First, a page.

With a certain analysis, it will be easier for the staff to understand exactly why the company is putting in some time to solve an issue rather than introducing new features.
In case this step creates an argument, that is something positive too because it tells you that there is a problem because either your team does not understand what you are doing and why it is important, or your analysis is not conclusive enough. You will have to determine where exactly the loophole is and then fix it.
Once the exercise of the 5 Whys has been performed, pair up every question with and answer and determine 5 relevant ‘corrective actions’ that everyone agrees upon. These actions will make up the solution for the issue that is being analyzed.
The leader for this activity should then assign relevant responsibilities to different members of the team/company for implementing the solution.
Example of the 5 Whys in Action
The problem that a company is facing is that their customers are dissatisfied because the products that are being shipped to them do not meet their exact specifications. So, how would the company determine the root cause of the problem using the 5 Whys? By asking the following questions:
Why are the customers being shipped products with wrong specifications?
Because the products were manufactured to specifications that were different from what the sales team and the customer agreed upon.
Why were the products manufactured with different specifications than those agreed upon by the sales team?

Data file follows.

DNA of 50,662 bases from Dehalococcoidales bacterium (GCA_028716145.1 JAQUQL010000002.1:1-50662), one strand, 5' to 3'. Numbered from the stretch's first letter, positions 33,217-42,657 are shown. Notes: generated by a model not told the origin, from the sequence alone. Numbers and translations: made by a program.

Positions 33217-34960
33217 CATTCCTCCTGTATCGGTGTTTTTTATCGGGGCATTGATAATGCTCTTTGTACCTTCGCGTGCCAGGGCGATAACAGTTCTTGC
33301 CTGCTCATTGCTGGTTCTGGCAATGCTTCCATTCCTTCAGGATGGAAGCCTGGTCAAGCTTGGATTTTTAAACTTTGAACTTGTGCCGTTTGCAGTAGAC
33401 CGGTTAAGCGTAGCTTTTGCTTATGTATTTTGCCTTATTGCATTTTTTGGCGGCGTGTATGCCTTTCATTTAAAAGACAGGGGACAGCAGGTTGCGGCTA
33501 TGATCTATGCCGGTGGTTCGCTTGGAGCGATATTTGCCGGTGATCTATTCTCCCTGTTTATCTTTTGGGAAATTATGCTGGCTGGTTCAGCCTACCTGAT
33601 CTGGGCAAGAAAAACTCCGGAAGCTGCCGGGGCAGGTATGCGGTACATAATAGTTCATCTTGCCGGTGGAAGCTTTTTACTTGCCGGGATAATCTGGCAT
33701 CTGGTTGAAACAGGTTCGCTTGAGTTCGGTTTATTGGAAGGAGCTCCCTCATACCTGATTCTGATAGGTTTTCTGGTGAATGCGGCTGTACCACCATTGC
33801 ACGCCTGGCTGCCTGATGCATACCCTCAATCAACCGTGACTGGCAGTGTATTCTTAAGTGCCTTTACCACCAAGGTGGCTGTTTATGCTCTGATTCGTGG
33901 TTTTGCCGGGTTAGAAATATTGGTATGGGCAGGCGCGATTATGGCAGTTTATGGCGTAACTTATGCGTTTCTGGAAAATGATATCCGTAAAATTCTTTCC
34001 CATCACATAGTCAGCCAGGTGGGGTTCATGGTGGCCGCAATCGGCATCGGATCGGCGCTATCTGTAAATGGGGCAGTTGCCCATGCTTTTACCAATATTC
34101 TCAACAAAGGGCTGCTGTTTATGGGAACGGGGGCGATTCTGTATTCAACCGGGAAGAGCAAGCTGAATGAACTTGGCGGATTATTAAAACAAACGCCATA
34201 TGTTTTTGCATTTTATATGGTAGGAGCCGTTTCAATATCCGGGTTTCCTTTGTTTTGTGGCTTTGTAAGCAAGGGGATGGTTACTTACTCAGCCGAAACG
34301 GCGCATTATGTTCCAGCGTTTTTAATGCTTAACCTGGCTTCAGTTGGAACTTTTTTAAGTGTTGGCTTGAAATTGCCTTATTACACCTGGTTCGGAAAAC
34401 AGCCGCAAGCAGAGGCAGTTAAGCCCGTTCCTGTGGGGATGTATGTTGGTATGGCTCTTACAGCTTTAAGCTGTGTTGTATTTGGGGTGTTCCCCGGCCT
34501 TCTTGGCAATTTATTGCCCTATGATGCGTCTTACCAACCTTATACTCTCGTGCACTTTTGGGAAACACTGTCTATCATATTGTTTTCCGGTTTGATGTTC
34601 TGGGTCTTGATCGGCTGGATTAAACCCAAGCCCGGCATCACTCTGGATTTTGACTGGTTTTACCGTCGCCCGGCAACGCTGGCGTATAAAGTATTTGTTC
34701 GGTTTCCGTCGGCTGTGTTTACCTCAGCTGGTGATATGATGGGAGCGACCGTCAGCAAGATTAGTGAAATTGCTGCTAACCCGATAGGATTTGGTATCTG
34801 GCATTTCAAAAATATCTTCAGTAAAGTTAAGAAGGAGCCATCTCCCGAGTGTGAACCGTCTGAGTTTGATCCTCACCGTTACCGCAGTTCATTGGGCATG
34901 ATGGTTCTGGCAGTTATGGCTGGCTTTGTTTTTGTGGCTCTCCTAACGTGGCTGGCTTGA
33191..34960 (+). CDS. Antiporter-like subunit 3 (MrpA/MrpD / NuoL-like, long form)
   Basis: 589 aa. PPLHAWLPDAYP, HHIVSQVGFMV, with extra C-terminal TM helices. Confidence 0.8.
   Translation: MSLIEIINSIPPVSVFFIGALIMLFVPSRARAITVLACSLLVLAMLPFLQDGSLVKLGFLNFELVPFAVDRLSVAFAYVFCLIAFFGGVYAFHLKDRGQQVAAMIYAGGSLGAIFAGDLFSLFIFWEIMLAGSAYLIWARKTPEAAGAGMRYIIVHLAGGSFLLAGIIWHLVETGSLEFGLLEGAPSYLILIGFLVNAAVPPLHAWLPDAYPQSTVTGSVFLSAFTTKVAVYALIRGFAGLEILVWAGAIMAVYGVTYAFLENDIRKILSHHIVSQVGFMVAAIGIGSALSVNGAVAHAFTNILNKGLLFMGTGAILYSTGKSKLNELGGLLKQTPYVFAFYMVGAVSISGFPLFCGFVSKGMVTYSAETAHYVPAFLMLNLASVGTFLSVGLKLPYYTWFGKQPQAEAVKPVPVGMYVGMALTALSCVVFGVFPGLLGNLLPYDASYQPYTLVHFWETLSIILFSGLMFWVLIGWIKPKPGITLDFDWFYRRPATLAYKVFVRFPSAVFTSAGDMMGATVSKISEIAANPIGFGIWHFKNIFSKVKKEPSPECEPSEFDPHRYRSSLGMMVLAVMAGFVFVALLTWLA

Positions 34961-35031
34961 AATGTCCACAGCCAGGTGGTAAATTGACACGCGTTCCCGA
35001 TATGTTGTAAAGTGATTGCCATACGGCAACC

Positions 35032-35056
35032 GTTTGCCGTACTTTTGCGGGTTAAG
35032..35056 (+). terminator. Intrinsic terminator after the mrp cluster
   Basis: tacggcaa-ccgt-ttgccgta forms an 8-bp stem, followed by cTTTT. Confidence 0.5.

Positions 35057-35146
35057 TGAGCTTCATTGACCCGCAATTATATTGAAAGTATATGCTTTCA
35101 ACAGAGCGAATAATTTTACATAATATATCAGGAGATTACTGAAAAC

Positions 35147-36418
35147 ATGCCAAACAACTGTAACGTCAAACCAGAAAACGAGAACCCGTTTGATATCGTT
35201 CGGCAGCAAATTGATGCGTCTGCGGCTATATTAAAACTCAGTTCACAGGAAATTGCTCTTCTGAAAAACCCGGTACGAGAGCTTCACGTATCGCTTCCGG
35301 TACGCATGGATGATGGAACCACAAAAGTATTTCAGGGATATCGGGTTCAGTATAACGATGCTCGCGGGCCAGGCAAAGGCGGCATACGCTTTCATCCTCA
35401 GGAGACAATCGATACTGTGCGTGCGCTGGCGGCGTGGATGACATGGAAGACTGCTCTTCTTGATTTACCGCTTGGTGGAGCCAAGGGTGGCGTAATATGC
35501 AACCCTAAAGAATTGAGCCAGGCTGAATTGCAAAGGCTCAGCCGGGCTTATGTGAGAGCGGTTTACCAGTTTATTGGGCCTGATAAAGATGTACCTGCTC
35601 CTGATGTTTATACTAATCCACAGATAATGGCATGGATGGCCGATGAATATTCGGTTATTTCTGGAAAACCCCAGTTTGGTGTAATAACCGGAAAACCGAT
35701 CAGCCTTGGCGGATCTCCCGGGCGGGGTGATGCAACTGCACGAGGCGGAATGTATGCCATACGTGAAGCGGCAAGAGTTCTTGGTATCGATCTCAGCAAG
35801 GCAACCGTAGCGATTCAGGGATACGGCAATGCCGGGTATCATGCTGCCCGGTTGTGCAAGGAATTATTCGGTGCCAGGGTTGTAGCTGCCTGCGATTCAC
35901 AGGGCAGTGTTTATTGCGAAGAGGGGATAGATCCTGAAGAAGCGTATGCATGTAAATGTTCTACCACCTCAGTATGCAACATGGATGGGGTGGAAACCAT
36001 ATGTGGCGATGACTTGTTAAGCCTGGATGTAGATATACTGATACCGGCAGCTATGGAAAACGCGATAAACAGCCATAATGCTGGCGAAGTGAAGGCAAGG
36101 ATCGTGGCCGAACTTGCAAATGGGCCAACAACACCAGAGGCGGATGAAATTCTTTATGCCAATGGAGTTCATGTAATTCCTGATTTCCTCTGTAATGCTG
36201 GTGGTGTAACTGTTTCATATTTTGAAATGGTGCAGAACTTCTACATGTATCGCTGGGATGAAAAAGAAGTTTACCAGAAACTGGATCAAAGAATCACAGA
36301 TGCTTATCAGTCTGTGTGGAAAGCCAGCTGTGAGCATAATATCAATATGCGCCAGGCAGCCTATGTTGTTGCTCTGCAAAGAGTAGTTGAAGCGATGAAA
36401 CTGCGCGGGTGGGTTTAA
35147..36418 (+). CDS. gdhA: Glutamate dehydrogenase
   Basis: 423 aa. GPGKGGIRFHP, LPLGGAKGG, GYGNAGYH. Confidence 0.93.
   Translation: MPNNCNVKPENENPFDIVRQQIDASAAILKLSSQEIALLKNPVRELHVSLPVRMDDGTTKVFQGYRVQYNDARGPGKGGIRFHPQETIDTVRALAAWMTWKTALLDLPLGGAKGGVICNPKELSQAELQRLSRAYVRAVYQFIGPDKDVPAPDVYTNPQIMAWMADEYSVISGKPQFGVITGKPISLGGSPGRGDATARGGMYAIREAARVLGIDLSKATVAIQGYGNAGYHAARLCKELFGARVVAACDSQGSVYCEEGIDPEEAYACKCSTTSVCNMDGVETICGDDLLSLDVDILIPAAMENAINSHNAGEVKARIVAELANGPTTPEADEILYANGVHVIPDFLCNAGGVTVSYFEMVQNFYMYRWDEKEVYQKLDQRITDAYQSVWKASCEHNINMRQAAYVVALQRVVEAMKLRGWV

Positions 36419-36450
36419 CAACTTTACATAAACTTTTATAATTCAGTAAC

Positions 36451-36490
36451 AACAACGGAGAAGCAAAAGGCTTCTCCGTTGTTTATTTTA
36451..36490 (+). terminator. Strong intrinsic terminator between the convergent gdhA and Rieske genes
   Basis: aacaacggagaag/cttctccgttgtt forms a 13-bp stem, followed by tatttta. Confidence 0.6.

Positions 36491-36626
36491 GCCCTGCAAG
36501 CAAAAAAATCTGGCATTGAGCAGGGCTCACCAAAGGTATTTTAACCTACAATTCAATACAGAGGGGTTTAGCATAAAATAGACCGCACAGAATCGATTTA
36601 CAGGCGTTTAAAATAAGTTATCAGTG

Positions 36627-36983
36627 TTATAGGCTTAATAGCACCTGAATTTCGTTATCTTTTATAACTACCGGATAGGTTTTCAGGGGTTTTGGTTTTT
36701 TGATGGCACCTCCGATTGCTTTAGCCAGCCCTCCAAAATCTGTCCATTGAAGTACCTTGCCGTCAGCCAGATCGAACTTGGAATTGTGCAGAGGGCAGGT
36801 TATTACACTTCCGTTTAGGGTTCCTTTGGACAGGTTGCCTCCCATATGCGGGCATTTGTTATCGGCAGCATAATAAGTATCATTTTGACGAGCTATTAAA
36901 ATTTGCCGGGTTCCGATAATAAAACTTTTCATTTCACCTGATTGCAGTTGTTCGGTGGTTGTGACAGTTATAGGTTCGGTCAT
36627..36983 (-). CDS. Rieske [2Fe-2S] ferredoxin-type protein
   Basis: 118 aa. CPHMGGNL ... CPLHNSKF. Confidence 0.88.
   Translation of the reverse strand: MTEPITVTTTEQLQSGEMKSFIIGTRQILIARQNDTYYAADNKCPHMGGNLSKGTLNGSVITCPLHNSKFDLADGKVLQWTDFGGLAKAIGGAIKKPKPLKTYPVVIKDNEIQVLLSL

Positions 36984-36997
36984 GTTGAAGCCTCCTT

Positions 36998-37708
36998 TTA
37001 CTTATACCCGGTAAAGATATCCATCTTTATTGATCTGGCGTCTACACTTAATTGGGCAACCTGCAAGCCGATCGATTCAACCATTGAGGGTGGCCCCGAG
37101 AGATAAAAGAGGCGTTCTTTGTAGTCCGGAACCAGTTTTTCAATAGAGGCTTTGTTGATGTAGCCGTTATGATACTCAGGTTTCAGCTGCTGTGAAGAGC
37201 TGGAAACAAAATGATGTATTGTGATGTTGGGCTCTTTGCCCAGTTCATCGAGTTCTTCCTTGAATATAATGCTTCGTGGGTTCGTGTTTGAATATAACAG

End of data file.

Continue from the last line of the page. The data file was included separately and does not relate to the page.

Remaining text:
Because the sales team expedites its work by directly contacting the head of manufacturing for starting to build the products. An error was made in the communication between the sales person and the head of manufacturing which led to the wrong specifications being noted down.
Why did the sales person contact the head of manufacturing directly instead of following the company’s standard procedure?
Because the ‘start manufacturing’ form in the company requires the approval of the sales director before the work can begin – this slows down the process of manufacturing and would lead to a delay in shipping to the customers.
Why does the form require the approval of the sales director?
Because the director needs to be continuously updated with the sales/manufacturing details for discussion with the company’s CEO.
In this scenario, only four Whys were required to determine the root cause of the problem – the non-value added approval (signature) of the sales director is causing a breakdown in the manufacturing process. The company can now come up with a solution for ensuring that there is no delay in the manufacturing process without the sales person having to directly contact the head of manufacturing.
Note that like in this case, you may reach the cause of your issue in either less than five Whys or more than five Whys – just remember to keep asking why until you have determined the root of the problem.
- The 5 Whys are a lean technique for determining the root cause of an issue.
- For conducting the 5 Whys process, you must first ask the question ‘why’ five times and then pair each question and answer to draw up the corrective actions that your company needs to perform.
- After you have determined the root cause of the issue and its corrective actions, you must convey the results to your entire team and assign responsibilities to relevant individuals for solving the issue.